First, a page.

Wellington will vote Yes in the forthcoming referendum. Recently, she received by post a leaflet from the UK Government outlining why it's better to retain the Union. "They're just about to get it back with added comments," she says, "in the pre-paid envelope supplied." She has long been a supporter of independence, as are many people who are associated with the folk scene. Nor is she disheartened by the polls, the majority of which continue to suggest that the No camp will prevail. "We will see what we will see," says Wellington.

Sunshine and showers are forecast which, as I emerge mid-morning from Malmaison Hotel, the latest addition to Dundee's cityscape, is what is delivered. Here on the waterfront is the £1 billion project to reimagine the city for the 21st century. Begun in 2001, it has at least another three years to go before it will be completed. At the moment, all there is to see is a building site and an army of men in hard hats. But what is obvious is the scale and ambition of what's envisioned. The plot stretches for almost five miles along the Tay and covers some 600 acres. Eventually, there will be walkways and parks, businesses and apartments, hotels and a swimming pool. By next summer, the new railway station will be unveiled and, a few hectic months later, the £45 million Victoria and Albert will open next to Captain Scott's magnificent, three-master polar expedition ship, RRS Discovery.

Progress, inevitably, has not always been on schedule and on budget. But Dundonians, unlike their counterparts elsewhere, appear sanguine at what is surely the most significant development in their city's history since the building of the Tay Road Bridge in 1966. It is sorely needed. When Paul Theroux, the caustic American travel writer, passed through the city 30 years ago, he found it hard to summon any enthusiasm. Much of old Dundee had been bulldozed and what had been built in its stead was grim. His ire turned on the Swimming and Leisure Centre which "had the look of a Russian interrogation headquarters, a vast drab Lubyanka in rain-streaked concrete".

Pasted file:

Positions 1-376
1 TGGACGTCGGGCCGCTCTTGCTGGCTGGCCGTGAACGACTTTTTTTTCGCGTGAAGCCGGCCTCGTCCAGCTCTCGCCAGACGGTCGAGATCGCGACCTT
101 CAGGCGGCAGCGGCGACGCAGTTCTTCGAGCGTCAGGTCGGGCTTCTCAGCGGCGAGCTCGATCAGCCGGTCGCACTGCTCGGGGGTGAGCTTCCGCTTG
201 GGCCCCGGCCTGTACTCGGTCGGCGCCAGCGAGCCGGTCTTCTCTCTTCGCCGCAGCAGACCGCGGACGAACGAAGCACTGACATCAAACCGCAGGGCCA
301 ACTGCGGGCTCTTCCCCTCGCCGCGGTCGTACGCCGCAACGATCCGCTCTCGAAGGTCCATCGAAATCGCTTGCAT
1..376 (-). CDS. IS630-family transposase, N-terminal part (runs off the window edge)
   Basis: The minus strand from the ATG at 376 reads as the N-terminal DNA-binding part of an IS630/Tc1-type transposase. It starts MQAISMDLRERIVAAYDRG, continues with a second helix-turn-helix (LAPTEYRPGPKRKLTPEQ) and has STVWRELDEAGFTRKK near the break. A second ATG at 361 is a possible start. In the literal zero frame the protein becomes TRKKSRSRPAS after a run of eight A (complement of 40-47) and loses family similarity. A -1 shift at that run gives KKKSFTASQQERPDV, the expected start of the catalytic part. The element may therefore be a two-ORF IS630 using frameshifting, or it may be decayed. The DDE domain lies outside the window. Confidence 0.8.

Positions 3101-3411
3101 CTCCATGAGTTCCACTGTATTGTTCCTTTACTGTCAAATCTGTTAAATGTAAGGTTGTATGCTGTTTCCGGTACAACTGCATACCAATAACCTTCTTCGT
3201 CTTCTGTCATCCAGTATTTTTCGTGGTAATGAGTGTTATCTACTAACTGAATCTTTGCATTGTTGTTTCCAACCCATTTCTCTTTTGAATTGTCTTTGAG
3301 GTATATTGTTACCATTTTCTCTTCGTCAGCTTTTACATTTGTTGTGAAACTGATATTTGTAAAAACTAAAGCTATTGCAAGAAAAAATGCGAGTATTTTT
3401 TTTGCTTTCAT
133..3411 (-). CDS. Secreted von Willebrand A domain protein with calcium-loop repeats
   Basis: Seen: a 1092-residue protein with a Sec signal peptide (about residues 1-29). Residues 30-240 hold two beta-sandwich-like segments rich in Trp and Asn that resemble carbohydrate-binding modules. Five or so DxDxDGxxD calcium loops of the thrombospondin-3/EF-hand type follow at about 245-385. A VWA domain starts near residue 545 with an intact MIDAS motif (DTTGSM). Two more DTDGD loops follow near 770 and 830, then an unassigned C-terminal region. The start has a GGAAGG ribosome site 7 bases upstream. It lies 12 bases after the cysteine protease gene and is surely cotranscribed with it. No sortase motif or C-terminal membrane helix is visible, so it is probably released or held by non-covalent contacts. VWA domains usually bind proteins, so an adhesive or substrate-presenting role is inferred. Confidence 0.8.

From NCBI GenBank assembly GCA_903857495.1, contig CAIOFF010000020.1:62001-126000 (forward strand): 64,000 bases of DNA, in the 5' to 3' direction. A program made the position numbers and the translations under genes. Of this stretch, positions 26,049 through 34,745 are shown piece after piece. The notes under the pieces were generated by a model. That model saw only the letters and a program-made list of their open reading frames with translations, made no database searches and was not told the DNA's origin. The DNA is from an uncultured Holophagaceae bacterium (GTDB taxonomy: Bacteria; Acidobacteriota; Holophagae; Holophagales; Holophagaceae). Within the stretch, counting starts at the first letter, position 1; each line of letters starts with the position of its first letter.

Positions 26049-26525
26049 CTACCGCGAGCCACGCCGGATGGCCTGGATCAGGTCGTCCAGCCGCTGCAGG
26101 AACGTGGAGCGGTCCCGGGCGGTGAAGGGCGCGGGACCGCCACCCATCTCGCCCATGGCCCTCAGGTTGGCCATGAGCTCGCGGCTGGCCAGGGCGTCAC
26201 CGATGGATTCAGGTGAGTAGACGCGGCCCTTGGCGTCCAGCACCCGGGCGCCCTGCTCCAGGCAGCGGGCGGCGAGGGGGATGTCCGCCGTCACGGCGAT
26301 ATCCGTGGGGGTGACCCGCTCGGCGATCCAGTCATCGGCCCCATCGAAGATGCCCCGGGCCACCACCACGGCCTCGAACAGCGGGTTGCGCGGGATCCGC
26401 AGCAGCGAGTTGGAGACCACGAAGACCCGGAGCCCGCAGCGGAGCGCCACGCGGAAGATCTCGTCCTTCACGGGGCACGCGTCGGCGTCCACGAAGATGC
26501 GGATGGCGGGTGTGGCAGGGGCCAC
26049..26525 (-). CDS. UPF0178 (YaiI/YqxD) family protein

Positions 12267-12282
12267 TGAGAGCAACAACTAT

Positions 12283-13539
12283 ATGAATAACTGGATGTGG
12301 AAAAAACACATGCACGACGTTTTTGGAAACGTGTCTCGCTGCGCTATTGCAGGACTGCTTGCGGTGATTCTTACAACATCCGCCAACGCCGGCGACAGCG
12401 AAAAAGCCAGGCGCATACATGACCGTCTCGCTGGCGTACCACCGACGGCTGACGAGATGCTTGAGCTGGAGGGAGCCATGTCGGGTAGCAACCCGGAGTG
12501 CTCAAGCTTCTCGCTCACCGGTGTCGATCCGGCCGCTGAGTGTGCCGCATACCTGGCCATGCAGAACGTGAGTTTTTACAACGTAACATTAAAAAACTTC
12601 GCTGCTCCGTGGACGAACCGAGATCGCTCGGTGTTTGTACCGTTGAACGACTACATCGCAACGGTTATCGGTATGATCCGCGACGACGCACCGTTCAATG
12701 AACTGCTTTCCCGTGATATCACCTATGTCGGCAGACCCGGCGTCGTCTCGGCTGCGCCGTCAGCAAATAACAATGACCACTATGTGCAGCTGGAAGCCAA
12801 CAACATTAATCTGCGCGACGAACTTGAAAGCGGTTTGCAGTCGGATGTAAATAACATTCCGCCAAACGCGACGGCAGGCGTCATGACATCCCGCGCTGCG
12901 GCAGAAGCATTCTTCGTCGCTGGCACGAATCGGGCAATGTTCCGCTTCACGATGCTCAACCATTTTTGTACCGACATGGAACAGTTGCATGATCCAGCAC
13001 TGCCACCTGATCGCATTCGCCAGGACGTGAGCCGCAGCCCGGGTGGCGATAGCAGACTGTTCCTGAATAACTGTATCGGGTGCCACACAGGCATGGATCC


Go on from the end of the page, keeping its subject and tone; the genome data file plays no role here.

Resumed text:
Theroux was not alone in his loathing of it. The mere mention of it is enough to make many Dundonians recoil. But it has been recently demolished as part of the redevelopment of the waterfront, as has its equally unloved and ugly sister, Tayside House, the former HQ of Tayside Regional Council. Rhoda Miller speaks for the majority when she say she was overjoyed to see such carbuncles reduced to rubble. She has lived in Dundee all her life, going straight from school into DC Thomson where she remained for 40 years until she took early retirement. At her initial interview, she was asked the $64,000 question: what paper do your parents read? As long as the answer was the Courier, you were given a job. In the "heyday of comics", Miller worked on the Bunty and Diana among others. The editor of the former, she recalls, was called Harold Moon. He had lost an eye during the war when he fell drunk off the back of a lorry. As he studied page proofs, "He used to say, 'I can see more with one eye than most folk can with twa.'"

Miller loses no opportunity to hymn Dundee. For her, the development of the waterfront is long overdue and could spur the city into an era of prosperity. "In the main," she says, "Dundee has had a bad press for a long time." That, she feels, may well be about to change. She is likewise keen on the prospect of independence. "I'm a huge, huge Yes supporter." Having said that, she acknowledges she has several friends who are either determined to vote No or who are swithering. "I'm working on them. It might be scary and it might risky but let's go for it."